In my paintings, I approach the human figure less from its familiar shapes, and much more from within, making visible its visceral emotional life. Using abstractions of language, color, and texture that allow me to capture the profound sentiments that humans have felt throughout the ages for the Earth as Goddess and Mother, I explore the historical evolution of woman. Within the quietude of my studio, and while the pandemic ravaged the world, I let my sensations, feelings, visions, and thoughts of what we were experiencing further my investigation of the human body and its inner reality
This collection of images flows from the stark perceptions of the difficult times we are living in. They juxtapose the fragility and strength of the human spirit. These images are at once representations of personal and universal images engendered by my muse, the mysterious source of creation. The meditative journey that walked me through the real and illusory perceptions of the body and its ability to heal, brought to life this exhibition of twenty-five works.
Modern women declare their ability to rise above and create passion on their own behalf; they embody memories of their consciousness and union with the natural instinctual life.
Art is mysterious it urges me to BE.
I nurture it – it nurtures me back.
by Silvia PintoSouza
I paint from the heart, and a gut feeling. I don’t follow scientific theories when it comes to color, composition, and shapes. I paint objects as my heart sees them and their potential to become works of art. My aim is to give ordinary elements of daily life a new identity. They can become “Stars,” no matter how humble their origins. I see Art all around me; anyone who has the eye of an artist, trained or not, would agree. The world is rich with Art, and our role as artists is to discover it.
I have been painting since early in life. My mother was an artist herself, and I used to draw next to her. She would just let me do what I pleased, and felt the results were not too disappointing; she thought that I had talent. Much later in art school, I learned the basics of many different techniques, especially in the artform of Printmaking, and after several years of experimentation, I decided that I needed something where development and results could be seen in a more immediate way. As a result, I have been painting for the last 30 years in acrylic. This medium gives me a wide range of possibilities by painting directly from the tube to diluting the paint in water to build up various values of color with multiple layers.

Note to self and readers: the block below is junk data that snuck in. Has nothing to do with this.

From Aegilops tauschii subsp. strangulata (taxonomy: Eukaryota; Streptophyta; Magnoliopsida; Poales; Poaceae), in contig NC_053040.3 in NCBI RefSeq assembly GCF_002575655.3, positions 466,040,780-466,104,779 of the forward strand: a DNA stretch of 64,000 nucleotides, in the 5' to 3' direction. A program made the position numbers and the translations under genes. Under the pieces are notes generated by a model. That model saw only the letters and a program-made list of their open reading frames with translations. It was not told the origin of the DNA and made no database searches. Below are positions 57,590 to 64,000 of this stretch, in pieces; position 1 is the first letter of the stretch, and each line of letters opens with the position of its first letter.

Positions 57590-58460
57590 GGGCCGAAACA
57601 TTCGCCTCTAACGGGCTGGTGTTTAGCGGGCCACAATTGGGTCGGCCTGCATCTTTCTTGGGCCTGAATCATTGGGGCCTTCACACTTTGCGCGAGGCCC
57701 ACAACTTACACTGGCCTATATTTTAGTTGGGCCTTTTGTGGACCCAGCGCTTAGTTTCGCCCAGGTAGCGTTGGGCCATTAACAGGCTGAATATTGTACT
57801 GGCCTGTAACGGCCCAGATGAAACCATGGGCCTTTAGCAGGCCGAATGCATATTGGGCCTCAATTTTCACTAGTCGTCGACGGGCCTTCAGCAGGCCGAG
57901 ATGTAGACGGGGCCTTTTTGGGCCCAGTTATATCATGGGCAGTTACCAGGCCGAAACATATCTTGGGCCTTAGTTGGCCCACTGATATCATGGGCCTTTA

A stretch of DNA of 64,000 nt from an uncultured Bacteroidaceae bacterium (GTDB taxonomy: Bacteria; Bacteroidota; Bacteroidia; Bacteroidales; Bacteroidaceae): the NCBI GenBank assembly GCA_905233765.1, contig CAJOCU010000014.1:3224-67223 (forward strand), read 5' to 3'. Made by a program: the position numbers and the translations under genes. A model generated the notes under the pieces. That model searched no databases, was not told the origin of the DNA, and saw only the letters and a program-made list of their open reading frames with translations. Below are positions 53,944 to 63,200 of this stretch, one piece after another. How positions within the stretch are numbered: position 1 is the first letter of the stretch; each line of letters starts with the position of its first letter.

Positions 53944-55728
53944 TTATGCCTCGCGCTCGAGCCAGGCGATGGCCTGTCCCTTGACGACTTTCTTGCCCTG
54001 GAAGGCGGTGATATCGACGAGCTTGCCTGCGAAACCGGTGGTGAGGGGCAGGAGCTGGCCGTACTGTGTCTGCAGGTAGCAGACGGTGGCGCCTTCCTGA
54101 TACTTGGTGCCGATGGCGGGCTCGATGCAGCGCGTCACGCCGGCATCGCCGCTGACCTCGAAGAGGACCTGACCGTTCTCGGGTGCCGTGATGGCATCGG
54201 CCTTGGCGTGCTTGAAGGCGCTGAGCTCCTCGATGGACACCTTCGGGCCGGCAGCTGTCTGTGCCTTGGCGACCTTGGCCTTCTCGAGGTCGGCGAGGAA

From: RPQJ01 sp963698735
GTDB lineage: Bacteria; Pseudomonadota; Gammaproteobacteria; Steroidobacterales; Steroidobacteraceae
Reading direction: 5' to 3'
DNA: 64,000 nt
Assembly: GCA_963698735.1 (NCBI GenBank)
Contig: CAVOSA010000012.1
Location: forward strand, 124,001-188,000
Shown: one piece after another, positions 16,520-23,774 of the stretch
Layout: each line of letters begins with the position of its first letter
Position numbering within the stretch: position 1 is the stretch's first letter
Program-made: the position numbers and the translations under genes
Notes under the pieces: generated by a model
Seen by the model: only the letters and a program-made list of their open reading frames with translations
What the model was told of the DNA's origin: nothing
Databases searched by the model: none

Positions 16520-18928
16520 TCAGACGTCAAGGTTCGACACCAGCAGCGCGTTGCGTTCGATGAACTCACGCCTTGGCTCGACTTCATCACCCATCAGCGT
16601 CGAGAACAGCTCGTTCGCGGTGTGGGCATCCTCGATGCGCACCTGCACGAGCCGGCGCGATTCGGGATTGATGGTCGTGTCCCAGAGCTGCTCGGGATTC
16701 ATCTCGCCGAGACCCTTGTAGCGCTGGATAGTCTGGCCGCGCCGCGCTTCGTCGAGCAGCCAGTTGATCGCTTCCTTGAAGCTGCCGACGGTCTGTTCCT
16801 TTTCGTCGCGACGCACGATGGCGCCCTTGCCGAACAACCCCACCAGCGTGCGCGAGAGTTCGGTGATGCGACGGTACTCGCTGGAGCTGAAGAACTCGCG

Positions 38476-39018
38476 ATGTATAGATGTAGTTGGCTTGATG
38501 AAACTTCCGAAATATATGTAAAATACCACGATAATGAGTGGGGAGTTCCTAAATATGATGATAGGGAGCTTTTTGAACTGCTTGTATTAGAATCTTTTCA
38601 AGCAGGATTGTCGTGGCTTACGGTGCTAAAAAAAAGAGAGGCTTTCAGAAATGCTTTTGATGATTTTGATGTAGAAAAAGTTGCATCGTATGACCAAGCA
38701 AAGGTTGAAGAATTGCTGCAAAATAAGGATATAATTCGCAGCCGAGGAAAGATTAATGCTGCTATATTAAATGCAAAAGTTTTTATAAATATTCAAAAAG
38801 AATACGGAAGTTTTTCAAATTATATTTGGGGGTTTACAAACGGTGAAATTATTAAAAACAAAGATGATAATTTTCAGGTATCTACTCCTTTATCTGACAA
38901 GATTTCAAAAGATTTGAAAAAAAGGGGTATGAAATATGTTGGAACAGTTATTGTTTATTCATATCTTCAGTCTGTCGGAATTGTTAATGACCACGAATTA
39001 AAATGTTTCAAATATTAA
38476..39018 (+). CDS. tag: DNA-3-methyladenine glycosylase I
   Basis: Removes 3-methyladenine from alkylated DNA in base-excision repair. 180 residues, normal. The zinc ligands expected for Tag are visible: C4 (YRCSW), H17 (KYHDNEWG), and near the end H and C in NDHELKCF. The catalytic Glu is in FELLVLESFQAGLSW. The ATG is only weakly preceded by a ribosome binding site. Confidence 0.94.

I believe my paintings are intimate, romantic, and direct. My message is the image itself, and what it can bring to your heart. I hope that when you look at my work, you are caught in that beauty and are living it because Art is comfort. It is where we take “Shelter.” It is the shoulder where we can rest our head.
Sitting on my porch swing on a glorious Houston afternoon, just days after the horrid storm that took lives, burst pipes, destroyed homes, gardens, bats and birds.
I’m marveling at leaves still clinging to oaks, shriveled on palms and citrus. My papaya tree is done for, despite all the wrapping and pre-emptive care. The container plants, moved to shelter, are all outdoors again, reaching into the sun.
The backyard birds and squirrels have been out in force, though we haven’t yet seen the little cardinal couple. I hope they survived. Nature’s regenerative force can cruelly cull even the sweetest and most gentle of creatures. If they emerge or return, we will rejoice and feed them well.
- Liz ConcesSpencer
Carol: “Coming up with ideas and designs is so easy compared to figuring out how to execute them!”
The job of artists in creating new work that informs, inspires, delights and delivers is fraught with learning curves. To constantly challenge oneself is inherent in any creative field; artists rarely settle in to a comfortable middle ground. To do so would threaten that their work becomes mere production, mere doing. The learning curve of introducing new techniques, new ideas or new strategies is key.
Gene: “I’m not sure how to do this. I’m going to figure out a way.”
Liz: “It’s funny: even the pieces I thought would be simple in their execution are posing challenges. Mirrors the times we are living in, I suppose. That or I’m on a slow steady decline.”
Artists: Carol Berger, Gene Hester, Liz Conces Spencer
by Jiashan Lang
Growing up in an artistic family, my grandfather dedicated his life to bringing back the art form of dough figurines and other intangible aspects of our cultural heritage. Thus, I was inspired to preserve and promote Asian culture and arts myself.